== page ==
According to the Order Paper, his motion to review the current Criminal Code provisions on homicide in light of medical and scientific advancements has been dropped from the top of the private members' business priority list.
As of yesterday, M-312 was scheduled to come up for a final hour of debate on Thursday afternoon, with a vote to be held next Wednesday, but it appears that Woodworth did a last minute swap with Liberal MP Scott Brison, and is now 14th on the precedence list. With just 12 sitting days remaining before the House is scheduled to rise for the summer break, will almost certainly put his motion on ice until the fall.
Members are, of course, free to trade PMB slots amongst themselves, usually to avoid scheduling conflicts. In this case, however, Woodworth likely hopes to spend the summer shoring up support for the motion, and combat the chilling effect of pressure reportedly being brought to bear against caucus colleagues sympathetic to his cause by no less powerful an adversary than the Prime Minister's Office.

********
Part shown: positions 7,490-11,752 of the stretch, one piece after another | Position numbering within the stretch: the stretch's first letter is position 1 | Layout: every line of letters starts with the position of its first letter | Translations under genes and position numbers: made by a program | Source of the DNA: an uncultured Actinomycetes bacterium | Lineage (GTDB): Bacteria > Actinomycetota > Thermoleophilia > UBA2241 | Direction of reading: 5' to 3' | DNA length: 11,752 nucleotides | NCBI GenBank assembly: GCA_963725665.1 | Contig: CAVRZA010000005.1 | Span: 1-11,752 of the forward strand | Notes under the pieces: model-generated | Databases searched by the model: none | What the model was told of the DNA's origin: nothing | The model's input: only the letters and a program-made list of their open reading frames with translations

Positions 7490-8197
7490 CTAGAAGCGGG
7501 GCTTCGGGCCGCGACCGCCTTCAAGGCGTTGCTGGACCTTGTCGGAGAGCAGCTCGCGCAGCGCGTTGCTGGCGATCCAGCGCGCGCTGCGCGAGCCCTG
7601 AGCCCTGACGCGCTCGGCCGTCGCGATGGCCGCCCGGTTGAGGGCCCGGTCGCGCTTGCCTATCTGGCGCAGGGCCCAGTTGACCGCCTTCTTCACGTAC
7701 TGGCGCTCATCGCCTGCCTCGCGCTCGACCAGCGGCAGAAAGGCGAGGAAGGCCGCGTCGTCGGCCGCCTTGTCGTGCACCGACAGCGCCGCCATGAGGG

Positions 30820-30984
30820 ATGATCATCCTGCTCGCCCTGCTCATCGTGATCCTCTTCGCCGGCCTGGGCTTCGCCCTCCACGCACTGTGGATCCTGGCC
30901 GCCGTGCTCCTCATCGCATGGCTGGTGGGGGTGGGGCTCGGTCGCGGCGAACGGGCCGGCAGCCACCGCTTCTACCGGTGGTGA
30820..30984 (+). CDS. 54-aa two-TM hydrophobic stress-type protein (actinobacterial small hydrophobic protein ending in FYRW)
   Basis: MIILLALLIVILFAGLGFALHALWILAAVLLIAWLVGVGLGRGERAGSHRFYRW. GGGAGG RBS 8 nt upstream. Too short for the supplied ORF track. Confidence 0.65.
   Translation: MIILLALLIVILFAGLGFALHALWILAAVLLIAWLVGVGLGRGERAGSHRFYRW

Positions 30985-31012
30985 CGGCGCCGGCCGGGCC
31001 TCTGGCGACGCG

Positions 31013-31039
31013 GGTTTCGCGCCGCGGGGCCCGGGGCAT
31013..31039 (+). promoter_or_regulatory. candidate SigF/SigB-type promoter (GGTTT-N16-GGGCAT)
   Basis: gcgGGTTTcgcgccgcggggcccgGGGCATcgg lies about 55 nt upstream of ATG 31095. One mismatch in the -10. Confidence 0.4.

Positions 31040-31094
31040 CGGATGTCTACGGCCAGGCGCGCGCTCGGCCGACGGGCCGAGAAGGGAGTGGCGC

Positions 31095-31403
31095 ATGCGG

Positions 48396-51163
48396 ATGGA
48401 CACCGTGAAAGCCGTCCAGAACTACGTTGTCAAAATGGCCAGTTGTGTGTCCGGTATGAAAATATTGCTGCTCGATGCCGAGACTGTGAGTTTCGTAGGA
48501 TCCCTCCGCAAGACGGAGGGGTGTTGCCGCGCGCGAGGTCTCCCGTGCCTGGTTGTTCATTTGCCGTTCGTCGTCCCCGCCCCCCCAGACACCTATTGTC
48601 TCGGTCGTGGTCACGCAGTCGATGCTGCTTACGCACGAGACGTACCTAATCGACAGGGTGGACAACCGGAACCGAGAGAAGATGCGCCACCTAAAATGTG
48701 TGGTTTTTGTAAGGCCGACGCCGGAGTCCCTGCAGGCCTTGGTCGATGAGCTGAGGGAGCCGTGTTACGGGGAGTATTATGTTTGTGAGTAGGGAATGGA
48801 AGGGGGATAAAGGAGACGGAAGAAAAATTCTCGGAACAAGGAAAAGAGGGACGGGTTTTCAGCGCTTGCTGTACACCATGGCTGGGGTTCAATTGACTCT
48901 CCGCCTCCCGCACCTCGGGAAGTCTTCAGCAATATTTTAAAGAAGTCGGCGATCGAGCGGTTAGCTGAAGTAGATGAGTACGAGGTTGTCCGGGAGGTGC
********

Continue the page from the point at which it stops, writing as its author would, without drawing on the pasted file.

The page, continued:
Although the government has thus far stopped short of whipping the vote -- which would be virtually unprecedented, given that this is both a private members' motion and deals with a so-called "conscience" issue -- when it came up for a first round of debate earlier this spring, Conservative Whip Gordon O'Connor delivered an eloquent -- and categorical -- indictment of both the substance and intent of the motion that would seem to suggest its ultimate fate is all but assured, at least if PMO gets its way.
Under the rules governing private members' business, Woodworth can keep his motion alive virtually indefinitely by trading down the precedent list whenever his name threatens to reach the top. At some point, however, one suspects that his supporters might start to wonder why he seems so reluctant to put the question to the House.